Richard (Dick) Turpin
(born September 21, 1705 in Hempstead, Essex died
April 7, 1739 in York) is a legendary English rogue and the most famous
historical highwayman. In life Richard Turpin was a violent man who
progressively went from deer stealing, to burglary, to highway robbery, and even
murder, for which he was executed in York. After his death, as Dick Turpin, he
became the subject of legend, romanticised in English ballads and popular
theatre of the 18th and 19th century, and later in film and television of the
20th century, as the dashing and heroic highwayman. There is considerable
divergence between the history and legend of Turpin.
Turpin's birth is typical of how the legend of Turpin and his actual life
diverge. In the legend of Dick Turpin it is said that he was born at the
Spaniards Inn near Hampstead (parish of Finchley), and that he was a bright and
intelligent boy who was taught by the village postmaster and schoolmaster, James
Smith, to ride a horse and read and write. But parish records and notes made
during Turpin's trial relate that he was baptised 21 September 1705 in Essex
having been born at the Blue Bell inn Hempstead (sometime since the Rose and
Crown) where his father was the licensee. (see Oxford Dictionary of National
Dick Turpin riding on Black Bess, from a Victorian era toy
Legend has it that Turpin's father was acquainted with smugglers who worked
off the coast of East Anglia, as times were hard and the price of ale had been
rising. Although ales purchased from the smugglers may have been cheaper, their
trade was illegal. Thus Dick Turpin may well have been introduced to criminal
activities from an early age.
When he was sixteen, Turpin moved south, and was apprenticed to a butcher in
the Whitechapel district of London in those days, only a village on the
outskirts of the capital. It was said that during his apprenticeship, he
"conducted himself in a loose and disorderly manner." Some have argued that
perhaps he was simply in the wrong career, or others that he was simply lazy.
Turpin married his childhood sweetheart Elizabeth Millington in 1728 (at the
age of 21, by other accounts), and after he finished his apprenticeship they
moved north to Buckhurst Hill, Essex (on the modern boundary of Northern
London). There Turpin opened his own butcher's shop.
Beginning of criminal activities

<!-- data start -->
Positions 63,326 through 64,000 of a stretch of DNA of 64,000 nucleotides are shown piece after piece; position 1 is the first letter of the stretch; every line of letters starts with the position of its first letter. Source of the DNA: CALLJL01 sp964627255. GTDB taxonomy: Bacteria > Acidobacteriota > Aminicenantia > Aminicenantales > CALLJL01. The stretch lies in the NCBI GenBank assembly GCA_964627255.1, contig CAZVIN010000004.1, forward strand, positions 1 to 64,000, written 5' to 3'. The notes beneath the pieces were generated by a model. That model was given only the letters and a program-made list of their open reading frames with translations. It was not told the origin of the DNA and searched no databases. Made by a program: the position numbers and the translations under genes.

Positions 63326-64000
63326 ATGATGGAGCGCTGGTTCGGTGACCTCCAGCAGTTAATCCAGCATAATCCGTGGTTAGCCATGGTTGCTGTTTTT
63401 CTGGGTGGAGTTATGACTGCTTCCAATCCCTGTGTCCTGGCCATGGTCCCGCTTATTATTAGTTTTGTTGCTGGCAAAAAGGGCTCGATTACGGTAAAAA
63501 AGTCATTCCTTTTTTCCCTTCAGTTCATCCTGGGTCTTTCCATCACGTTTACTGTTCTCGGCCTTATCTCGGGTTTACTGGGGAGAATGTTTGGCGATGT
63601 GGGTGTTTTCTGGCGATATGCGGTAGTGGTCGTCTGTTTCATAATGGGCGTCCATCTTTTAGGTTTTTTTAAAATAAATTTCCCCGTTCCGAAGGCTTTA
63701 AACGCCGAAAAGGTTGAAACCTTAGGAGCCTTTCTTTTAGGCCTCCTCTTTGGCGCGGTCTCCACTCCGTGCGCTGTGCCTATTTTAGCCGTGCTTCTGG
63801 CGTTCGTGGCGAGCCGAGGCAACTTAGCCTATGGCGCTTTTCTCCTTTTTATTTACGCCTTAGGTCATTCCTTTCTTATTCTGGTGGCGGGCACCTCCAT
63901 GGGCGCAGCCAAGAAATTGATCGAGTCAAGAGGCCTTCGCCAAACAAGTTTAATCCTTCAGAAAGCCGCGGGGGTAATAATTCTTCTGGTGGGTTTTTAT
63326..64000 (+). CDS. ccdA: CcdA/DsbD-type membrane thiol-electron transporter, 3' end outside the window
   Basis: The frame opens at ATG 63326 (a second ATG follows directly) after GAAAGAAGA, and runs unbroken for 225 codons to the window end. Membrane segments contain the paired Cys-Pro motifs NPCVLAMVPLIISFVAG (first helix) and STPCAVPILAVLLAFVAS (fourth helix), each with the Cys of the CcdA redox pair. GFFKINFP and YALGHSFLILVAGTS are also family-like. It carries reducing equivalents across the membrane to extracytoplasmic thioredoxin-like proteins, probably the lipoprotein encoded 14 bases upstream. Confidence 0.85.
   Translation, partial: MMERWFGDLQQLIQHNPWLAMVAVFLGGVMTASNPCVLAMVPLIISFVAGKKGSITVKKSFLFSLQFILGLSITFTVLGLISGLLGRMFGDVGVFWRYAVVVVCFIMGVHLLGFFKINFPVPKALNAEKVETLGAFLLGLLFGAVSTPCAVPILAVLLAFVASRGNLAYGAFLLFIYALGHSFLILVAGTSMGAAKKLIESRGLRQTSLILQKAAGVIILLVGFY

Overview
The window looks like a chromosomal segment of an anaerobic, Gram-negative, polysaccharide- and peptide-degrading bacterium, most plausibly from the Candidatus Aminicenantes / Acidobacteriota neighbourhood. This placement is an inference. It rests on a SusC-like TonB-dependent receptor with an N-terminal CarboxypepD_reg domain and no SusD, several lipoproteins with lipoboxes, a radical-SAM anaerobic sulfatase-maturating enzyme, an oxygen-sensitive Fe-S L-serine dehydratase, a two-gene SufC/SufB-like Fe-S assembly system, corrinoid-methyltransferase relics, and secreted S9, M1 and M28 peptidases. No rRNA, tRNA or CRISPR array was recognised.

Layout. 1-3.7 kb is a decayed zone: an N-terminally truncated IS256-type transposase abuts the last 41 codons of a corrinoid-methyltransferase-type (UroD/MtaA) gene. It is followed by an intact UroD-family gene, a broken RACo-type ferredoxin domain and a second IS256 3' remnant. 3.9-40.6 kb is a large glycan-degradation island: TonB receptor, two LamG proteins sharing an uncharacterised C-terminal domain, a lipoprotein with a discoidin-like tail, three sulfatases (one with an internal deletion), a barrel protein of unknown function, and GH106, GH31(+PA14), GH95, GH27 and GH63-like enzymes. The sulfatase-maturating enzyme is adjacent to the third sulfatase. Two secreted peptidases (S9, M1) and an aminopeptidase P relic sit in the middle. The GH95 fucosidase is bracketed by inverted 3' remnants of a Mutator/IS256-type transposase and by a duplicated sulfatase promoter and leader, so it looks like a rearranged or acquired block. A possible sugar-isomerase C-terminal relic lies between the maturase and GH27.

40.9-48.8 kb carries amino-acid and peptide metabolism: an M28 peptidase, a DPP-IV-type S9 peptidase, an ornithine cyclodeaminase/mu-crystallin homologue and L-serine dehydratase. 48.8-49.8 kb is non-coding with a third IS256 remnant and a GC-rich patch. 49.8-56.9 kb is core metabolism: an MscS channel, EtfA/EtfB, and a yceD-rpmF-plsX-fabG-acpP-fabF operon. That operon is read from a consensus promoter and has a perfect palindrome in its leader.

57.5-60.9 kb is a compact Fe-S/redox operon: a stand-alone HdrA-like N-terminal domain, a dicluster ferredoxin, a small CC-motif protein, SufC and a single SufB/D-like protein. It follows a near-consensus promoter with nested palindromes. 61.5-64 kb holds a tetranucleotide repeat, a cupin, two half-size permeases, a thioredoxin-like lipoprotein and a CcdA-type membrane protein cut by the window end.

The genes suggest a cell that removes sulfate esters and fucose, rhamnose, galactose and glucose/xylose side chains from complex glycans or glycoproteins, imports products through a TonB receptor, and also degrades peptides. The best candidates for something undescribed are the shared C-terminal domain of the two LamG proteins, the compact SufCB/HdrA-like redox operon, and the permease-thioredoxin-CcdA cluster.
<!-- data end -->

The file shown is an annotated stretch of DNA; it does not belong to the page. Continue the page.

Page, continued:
Comment "it is very useful for our topic on the highwaymen"
Rather than rely on legitimate suppliers for his stock-in-trade, Turpin
turned to stealing the sheep, lamb and cattle, which was so serious a criminal
offence it was punishable by death. Scholars and historians are divided as to
what caused Turpin to engage in crime in the first place. Some claim it was out
of financial necessity; whilst others believe, through studying Turpin's later
actions, that his notorious deeds were done through a sense of thrill-seeking.
Others believe he was simply too greedy to pay for legitimate stock, and/or too
lazy to earn an honest living, and thus a simple brigand.
The life of a fugitive
Turpin was caught stealing two oxen, and was forced to flee the area and
leave his wife and business behind. With customs officers in hot pursuit, Turpin
had the common sense not to stay in a tavern or inn, where he could have been
found easily. Turpin fled into the depths of the Essex countryside and lived
rough and wild. For a time he lived in caves along the coast of East Anglia, and
supported himself by robbing the smugglers who operated there perhaps the same
characters he had met earlier in life.
Eventually he moved on again, this time hiding in Epping Forest (which was
larger and far more verdant than it is today, and often used by royalty to hunt
In with the Gregory Gang
Turpin fell in with the Gregory Gang (also known as the Essex gang). They
were a group of around twenty bandits, who operated from secret hideouts in
The Gregory Gang were notorious around Essex and London. They bravely, or
perhaps foolishly, stole and killed royal game which had been set aside by the
gamekeepers for the King's own hunts (see poaching). If caught doing this, they
would surely face the gallows, or maybe even face the Hanging, drawing and
quartering method of execution. This is because it was considered high treason,
as poaching the King's own deer was considered as bad as stealing the Crown
The three ringleaders of the Gregory Gang were brothers after whom the gang
was named: Samuel, Jasper and Jeremy Gregory. The other gang members include
Thomas Hadfield, Thomas Barnfield, Thomas Rowden, Mary Brazier, John Fielder,
Herbert Haines, John Jones, James Parkinson, Joseph Rose, Ned Rust, William
Saunders, Humphry Walker, and John Wheeler. There may have been other members
who were either not identified or who were only occasional associates of the
The gang was not limited to mere poaching. They attempted an armed robbery at
a gentleman's house at Woodford, Essex, but the inhabitants of the village drove
the rogues off without their being able to accomplish anything. The gang
appeared unfazed by this. In March 1735, Turpin, along with the Gregory brothers
attacked the Earl of Suffolk's servant in Epping Forest and took from him his
horse valued at £80 (this in a time where horses were a more valued commodity